Peter Doig, Red House (1995-96)

© Peter Doig. All Rights Reserved, DACS 2021

Written by Zahra Nasser, BA in Art History and Philosophy, 2022 in collaboration with Brandon Truett, PhD ‘20

Red House (1995-6) appeared in Peter Doig’s landmark 1998 exhibition Blizzard Seventy-Seven at the Kunsthalle Düsseldorf in Germany. The show was based on Doig’s childhood memories of the infamous blizzard of 1977 that swept through New York and Ontario. Many of Doig’s artworks follow a similar narrative, finding their subject matter in moments from his life lived in Canada, the United Kingdom, and Trinidad. While Red House clearly depicts a wintry landscape, the painting features unexpected moments of warmth; the snow and amber lights glimmer on the surface of ambiguous figures that may or may not hail from the artist’s life, cultural references, or imagination. Most likely, it’s a combination of all three.

“I often paint scenes with snow because snow somehow has this effect of drawing you inwards,” Doig said in an interview in 1994. Red House is one of numerous works made around that time depicting snowy scenes which are suspended between abstraction and found imagery from photographs. Evocative of memories, but not necessarily of a specific memory, the artist draws the viewer into the experience through personal reflection. At first, Red House appears quite humble in its materiality and depictions; a bright red, brick home glows out of a wintry environment, colored by light grays, pale blues, and bare branches which appear to crack the canvas. More subtle layers emerge and divide the work into a series of layers, replicating the physical cadence of snowy and grassy hills. In the background, lime green grass clashes with more snow, suggesting spring’s imminent arrival; the human shadows seem engaged in a similar journey of progression, though it is hard to know where exactly they are headed. This haziness exemplifies the mimetic modes of Doig’s mastery, making Red House—like many of the artist’s paintings—a memory of a scene instead of the scene itself.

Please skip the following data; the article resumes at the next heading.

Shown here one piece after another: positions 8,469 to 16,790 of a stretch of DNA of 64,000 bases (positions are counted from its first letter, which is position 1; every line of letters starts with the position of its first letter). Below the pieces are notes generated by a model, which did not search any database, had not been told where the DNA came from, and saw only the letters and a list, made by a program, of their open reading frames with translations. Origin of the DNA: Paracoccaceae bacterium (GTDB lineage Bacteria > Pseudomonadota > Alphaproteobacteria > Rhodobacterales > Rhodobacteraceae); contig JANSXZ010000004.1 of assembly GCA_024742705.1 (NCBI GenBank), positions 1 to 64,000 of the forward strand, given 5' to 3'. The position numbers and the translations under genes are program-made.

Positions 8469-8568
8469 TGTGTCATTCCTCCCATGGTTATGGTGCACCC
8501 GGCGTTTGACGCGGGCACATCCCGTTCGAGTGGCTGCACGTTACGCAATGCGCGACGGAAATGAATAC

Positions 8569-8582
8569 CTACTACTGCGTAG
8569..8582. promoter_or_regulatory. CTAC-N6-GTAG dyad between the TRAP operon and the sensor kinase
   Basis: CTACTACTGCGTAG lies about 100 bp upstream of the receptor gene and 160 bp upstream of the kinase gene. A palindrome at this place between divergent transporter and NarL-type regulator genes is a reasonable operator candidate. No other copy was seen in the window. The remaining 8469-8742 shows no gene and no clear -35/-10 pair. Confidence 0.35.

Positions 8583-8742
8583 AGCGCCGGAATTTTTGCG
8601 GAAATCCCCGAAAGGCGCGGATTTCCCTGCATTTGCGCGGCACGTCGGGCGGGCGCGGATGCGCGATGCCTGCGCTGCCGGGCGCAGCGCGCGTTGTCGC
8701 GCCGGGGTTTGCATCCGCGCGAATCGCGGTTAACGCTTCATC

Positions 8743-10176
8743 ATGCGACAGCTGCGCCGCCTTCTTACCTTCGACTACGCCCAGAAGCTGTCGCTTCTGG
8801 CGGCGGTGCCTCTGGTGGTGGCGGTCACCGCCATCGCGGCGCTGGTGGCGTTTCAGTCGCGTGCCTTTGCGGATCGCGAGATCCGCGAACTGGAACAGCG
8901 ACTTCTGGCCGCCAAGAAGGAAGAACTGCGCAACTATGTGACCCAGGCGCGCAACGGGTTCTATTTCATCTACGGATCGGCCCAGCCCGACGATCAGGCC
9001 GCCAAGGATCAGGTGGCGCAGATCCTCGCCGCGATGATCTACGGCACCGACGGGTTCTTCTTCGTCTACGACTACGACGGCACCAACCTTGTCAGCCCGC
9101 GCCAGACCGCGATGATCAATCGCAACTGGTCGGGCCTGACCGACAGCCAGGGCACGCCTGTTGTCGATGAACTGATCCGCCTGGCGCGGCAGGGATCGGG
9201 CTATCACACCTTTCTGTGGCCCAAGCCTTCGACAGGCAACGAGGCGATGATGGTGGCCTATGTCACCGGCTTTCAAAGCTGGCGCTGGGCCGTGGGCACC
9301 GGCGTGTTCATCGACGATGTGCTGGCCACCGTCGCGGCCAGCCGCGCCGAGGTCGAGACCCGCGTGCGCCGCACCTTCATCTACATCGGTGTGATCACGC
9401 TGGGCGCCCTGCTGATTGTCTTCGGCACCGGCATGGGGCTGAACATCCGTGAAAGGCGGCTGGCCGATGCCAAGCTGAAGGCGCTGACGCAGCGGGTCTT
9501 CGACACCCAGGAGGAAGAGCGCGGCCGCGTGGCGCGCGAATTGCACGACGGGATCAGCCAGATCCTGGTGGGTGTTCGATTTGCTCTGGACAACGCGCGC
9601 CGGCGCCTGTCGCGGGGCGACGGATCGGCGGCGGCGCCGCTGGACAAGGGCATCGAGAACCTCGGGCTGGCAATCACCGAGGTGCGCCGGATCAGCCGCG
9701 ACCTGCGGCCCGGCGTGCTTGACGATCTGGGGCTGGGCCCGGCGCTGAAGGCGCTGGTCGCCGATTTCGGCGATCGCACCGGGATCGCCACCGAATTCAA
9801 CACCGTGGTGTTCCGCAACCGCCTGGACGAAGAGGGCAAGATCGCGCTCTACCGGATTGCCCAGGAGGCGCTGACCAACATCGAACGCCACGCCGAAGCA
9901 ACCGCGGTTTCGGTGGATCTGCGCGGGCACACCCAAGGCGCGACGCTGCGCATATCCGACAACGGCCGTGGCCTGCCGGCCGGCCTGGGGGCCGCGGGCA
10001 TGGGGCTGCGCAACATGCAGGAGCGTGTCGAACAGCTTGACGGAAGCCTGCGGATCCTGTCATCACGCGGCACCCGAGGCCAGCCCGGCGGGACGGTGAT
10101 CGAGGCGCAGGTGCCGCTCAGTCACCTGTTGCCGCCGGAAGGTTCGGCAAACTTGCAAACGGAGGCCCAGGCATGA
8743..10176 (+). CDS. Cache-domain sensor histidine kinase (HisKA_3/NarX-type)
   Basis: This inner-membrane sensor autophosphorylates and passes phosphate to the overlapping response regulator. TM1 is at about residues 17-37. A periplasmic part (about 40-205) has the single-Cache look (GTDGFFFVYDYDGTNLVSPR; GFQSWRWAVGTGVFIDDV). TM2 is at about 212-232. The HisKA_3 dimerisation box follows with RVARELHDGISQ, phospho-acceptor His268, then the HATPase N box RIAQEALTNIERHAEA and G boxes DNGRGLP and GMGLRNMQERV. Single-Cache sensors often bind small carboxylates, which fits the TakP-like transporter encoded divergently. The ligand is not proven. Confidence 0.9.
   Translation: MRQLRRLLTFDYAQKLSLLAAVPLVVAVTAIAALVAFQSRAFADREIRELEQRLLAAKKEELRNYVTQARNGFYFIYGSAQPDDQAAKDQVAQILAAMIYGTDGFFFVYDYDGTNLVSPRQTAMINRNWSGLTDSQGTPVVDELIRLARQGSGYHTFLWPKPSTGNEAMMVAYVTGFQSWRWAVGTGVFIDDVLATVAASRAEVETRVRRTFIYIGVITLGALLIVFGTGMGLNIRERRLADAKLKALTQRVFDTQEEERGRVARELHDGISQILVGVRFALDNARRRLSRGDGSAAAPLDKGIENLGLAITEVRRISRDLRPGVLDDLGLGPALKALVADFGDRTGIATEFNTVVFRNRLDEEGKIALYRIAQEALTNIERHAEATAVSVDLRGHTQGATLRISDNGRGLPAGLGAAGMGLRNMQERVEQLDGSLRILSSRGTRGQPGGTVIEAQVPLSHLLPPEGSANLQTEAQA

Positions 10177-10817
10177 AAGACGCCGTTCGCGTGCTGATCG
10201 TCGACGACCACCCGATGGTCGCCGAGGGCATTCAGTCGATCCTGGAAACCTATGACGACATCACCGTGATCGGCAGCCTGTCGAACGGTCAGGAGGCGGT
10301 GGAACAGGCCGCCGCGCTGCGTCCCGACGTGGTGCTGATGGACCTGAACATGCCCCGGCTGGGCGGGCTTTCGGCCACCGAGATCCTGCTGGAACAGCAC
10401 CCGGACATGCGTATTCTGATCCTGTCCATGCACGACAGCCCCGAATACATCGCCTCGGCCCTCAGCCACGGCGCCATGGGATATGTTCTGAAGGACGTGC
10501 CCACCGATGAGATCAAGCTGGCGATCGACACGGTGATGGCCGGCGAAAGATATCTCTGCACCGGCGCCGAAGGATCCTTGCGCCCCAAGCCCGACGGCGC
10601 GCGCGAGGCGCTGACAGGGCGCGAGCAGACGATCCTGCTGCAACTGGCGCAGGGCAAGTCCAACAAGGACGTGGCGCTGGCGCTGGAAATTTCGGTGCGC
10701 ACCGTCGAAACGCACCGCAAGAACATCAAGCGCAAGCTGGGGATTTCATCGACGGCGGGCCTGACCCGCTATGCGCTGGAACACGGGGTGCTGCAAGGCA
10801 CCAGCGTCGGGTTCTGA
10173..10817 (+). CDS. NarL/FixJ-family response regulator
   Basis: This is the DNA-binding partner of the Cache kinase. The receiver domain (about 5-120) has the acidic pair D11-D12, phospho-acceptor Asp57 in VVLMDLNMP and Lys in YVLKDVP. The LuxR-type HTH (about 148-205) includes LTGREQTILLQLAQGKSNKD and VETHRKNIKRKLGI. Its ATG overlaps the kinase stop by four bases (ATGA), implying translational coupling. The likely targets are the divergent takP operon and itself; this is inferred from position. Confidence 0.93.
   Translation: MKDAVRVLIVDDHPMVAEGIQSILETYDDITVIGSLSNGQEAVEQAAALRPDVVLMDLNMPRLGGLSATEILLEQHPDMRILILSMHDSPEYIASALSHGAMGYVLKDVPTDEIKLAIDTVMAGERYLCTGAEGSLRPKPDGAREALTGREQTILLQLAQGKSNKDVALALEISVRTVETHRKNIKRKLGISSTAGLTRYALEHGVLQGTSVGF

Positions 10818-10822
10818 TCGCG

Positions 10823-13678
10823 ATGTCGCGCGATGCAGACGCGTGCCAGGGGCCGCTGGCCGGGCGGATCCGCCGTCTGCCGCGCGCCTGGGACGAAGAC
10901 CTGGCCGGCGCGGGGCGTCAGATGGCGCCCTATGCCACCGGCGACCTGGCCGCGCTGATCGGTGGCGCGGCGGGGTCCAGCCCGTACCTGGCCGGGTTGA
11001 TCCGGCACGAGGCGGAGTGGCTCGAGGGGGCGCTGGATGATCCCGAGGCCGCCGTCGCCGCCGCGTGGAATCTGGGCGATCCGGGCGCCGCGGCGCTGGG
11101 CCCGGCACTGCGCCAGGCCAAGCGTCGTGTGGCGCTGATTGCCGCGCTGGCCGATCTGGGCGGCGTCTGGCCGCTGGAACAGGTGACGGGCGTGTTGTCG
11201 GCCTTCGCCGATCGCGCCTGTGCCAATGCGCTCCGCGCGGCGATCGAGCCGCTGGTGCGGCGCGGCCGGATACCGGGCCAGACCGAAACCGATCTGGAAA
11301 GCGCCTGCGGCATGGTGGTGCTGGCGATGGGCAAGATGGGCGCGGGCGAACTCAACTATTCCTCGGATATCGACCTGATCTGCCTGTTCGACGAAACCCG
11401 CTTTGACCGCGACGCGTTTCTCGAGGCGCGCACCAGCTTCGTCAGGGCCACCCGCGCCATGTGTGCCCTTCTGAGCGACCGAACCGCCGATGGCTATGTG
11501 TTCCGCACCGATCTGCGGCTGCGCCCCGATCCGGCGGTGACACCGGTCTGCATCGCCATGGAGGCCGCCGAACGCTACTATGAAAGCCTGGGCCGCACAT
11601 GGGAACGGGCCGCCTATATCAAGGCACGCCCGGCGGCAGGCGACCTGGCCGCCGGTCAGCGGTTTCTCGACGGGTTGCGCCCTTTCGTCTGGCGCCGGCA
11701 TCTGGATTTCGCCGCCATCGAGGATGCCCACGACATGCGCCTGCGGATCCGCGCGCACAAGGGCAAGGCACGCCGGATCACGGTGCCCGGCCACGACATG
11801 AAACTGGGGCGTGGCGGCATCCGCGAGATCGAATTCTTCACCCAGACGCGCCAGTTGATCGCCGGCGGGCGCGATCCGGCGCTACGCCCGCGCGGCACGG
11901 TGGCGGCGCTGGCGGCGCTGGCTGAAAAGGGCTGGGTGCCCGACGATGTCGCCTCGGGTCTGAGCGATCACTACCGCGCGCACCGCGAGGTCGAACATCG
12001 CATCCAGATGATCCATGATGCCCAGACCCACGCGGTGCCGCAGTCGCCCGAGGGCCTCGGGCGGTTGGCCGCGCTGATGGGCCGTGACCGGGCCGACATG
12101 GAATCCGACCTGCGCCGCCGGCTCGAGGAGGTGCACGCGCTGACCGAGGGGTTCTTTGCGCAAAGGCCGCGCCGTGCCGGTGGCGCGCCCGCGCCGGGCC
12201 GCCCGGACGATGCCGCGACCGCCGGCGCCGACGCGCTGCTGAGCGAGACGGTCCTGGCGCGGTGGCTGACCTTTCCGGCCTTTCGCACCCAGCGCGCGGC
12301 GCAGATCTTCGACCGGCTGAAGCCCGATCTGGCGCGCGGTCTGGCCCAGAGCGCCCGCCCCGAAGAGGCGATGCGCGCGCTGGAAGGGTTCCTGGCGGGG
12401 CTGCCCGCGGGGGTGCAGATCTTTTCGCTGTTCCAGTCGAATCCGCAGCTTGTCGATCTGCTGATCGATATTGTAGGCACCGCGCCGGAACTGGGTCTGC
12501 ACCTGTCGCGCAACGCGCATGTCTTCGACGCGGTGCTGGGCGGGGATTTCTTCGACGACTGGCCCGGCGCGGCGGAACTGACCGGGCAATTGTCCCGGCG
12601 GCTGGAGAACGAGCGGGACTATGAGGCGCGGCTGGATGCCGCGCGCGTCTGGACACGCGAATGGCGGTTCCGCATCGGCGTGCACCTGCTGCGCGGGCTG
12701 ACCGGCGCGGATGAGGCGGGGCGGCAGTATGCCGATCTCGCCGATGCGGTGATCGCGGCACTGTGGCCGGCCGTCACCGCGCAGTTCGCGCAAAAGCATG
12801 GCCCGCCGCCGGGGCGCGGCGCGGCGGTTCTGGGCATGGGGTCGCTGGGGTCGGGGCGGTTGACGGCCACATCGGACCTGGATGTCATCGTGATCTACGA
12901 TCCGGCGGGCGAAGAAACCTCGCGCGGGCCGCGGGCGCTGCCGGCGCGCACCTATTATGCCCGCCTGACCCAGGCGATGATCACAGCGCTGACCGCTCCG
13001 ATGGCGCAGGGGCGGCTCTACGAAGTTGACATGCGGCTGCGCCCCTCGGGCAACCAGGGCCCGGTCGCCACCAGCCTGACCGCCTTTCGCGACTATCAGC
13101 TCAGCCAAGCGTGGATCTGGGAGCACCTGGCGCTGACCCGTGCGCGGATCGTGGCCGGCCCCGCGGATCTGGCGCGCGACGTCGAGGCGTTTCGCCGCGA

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Artist Profile

Peter Doig
Scottish, born 1959

photo by Eva Vermandel

Written by Zahra Nasser, BA in Art History and Philosophy, 2022 in collaboration with Brandon Truett, PhD ‘20

Peter Doig has devoted his career to depicting landscapes steeped with the history and memory of places. Understanding the nomadic nature of his life provides a backdrop for understanding his work. Born in Edinburgh, Scotland in 1959, Doig moved to Trinidad briefly and spent most of his childhood in Canada. He studied in London in the early 1980s, and again later in the decade, he then spent a few years in Montreal. He returned to London once again for several years, before moving back to Trinidad in 2002.

In a 2017 interview for his No Foreign Lands exhibition, Doig elaborates on the autobiographical references in his practice, “There exists a tension,” Doig explains, “…between the often generic representation of a pastoral scene and the investment in my own experiences of the landscape. All of the paintings have an element of autobiography in them, but I resist making the autobiographical readings overly specific.”

Today, he lives between Trinidad, London and New York, and is a professor at the esteemed arts academy, Kunstakademie Düsseldorf in Germany. Doig has proved an influential and enthusiastic teacher at the Kunstakademie, traces of his approach are apparent in a diverse group of contemporary artists. In a 2013 interview with Christie’s, his modesty conceals his status as one of the most influential painters alive today, “Conversations that you have in the studio with the students are the types of conversations you don’t ever have elsewhere, really, I get a lot out of it myself, my paintings have changed quite a lot, and I have actually learnt a lot from observing the way people make things, and from talking about it.’